Getting started again, I realised I was faced with two parallel challenges. The overwhelming size of the assorted pile of to-dos frankly made me want to hide lest it all collapse on top of me. While a residual creative lethargy left me feeling like I didn't have much of interest to offer. Between the two, procrastination sounded better and better, except of course it only makes the pile grow larger, which I know makes it harder to get traction once I do finally get started, which makes me want to hide even more. One of those vicious cycles that I know all too well.
I thought I'd share my strategies for circumventing this cycle:
Start by Making Lists. I love lists, so throughout the day on Saturday I wrote down everything that I could think of that needed to be done, organizing as I went, piling like tasks next to like. And figuring out which tasks needed to be completed first, looking for potential bottlenecks. This is where I get to play project manager.
Next was figuring out what I felt I could DO first. I found myself likening my To-Do list to a giant pile of Pick-up Sticks. Using that analogy, I looked for the easy sticks and the high value sticks, and when I found one that matches both, I tagged it for the next day's schedule.
Beading sounded impossible on Monday, but I could go through my email and update my backer spreadsheet with all the returned surveys. Nothing exciting, but something that needed to be done, and something I felt capable of doing. That led me to Tuesday's work, where I decided to seriously revise one of my freeform bracelet tutorials, creating half a dozen new diagrams and expanding the tutorial by two pages. Working on that smaller project made it easier to get back into working on my larger book project on Wednesday and suddenly I was ready to start stitching again as well.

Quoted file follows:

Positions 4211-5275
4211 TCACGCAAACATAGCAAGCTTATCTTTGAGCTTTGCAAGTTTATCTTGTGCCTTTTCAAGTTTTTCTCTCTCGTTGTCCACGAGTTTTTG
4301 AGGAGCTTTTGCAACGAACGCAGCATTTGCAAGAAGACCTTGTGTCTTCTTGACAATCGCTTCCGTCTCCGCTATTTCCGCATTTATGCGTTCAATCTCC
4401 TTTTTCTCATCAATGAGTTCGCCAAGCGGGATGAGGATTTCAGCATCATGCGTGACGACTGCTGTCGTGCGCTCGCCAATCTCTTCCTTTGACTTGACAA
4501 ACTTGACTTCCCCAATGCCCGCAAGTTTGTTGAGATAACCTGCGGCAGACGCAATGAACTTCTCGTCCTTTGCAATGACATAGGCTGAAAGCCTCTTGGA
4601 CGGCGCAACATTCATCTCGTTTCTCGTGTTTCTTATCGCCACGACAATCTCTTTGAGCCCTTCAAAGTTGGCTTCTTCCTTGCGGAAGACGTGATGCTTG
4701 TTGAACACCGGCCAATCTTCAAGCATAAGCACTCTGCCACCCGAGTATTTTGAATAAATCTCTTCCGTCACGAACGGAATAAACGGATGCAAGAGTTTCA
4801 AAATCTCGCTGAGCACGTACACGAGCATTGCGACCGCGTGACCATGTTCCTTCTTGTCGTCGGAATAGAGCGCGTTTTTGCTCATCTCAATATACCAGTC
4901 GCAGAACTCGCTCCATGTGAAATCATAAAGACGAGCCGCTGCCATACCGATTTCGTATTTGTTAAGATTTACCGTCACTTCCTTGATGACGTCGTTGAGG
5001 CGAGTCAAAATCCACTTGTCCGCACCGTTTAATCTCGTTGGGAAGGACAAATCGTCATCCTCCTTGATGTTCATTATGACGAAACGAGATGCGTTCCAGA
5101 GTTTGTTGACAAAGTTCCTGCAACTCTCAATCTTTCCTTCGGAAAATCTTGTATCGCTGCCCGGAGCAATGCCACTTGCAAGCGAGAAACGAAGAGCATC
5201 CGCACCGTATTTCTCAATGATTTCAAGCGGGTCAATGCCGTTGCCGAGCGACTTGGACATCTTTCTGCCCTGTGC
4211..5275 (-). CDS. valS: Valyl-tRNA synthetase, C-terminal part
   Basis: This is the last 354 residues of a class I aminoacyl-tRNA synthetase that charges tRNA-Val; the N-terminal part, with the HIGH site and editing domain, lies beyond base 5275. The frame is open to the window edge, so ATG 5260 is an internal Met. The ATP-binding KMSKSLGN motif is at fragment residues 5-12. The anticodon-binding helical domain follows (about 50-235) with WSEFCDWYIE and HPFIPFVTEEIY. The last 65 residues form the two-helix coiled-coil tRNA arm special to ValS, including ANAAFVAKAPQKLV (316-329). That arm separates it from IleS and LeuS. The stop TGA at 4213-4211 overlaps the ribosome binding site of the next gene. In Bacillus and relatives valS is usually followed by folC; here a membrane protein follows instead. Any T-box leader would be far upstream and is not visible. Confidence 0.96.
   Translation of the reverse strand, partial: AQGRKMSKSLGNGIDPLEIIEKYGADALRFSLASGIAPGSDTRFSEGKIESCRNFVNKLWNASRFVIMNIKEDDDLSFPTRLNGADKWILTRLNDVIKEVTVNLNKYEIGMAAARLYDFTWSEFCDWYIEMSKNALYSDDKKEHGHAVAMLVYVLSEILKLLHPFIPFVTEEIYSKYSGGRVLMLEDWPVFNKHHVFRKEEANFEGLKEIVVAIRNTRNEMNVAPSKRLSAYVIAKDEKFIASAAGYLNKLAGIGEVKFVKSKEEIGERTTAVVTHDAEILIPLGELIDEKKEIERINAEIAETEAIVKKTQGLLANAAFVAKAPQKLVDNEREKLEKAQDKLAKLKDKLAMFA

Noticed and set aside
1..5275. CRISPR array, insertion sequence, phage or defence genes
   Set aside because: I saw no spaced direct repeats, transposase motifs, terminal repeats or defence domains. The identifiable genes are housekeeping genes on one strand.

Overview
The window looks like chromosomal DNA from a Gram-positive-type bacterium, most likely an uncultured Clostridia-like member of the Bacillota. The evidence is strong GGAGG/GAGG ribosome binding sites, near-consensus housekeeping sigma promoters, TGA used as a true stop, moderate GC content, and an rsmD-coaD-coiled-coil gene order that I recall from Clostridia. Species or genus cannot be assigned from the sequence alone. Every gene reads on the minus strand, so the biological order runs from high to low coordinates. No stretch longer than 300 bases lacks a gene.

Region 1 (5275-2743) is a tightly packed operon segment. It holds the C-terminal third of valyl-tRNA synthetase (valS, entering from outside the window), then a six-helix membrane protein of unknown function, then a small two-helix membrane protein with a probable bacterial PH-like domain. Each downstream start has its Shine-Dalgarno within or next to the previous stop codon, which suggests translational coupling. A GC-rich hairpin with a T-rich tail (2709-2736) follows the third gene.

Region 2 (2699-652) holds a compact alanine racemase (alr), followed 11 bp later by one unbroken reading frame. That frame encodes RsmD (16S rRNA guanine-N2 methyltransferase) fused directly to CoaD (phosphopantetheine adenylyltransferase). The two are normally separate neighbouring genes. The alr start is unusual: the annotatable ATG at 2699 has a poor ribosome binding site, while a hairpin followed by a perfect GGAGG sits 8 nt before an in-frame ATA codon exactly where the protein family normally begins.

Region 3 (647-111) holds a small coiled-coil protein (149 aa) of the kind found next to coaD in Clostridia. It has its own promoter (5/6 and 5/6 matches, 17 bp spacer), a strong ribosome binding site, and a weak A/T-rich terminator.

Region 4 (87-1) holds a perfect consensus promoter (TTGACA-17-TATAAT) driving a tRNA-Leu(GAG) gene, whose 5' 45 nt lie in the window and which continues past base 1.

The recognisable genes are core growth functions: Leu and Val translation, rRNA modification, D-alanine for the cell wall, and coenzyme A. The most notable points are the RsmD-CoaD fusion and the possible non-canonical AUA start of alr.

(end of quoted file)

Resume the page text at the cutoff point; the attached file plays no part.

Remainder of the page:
Straighten some part of your surroundings. When I'm sick, I'm afraid I'm a bit of a slob. When I'm well, the mess makes it harder to focus on what I want to do. But at the same time, I feel so behind that I don't want to take time out for a full cleaning. So instead, I use 'down' times when I'm not feeling up to anything else to pick up and straighten my most important work areas. Simply the act of being in my work space, even if it's only for cleaning, makes me feel more ready to work.
Do things that support your success. These can even be really silly little things. Such as gold stars.
|no one will accidentally mistake my laptop for theirs!
A silly, small celebration for a little victory, but that's what life is truly made of - lot's of little decisions, little actions that taken together become one's life.
I'm also a great fan of audiobooks when I'm stitching. Most recently, I've been listening to Lois Bujold's "Captain Vorpatril's Alliance". It's a light-hearted, thoroughly enjoyable sci-fi romp, one of the latest in her long-running Vorkosigan series. I was able to check the digital download out from my local library. The story is so fun that it makes me want to stitch just a little bit longer so I can 'hear what happens next', because I'm only listening to the story while I stitch. If you're curious about the series, I recommend you start with Warrior's Apprentice.
So that's my strategy for catching up and circumventing the start of an artistic dry cycle. What are some of your most successful strategies for keeping on track?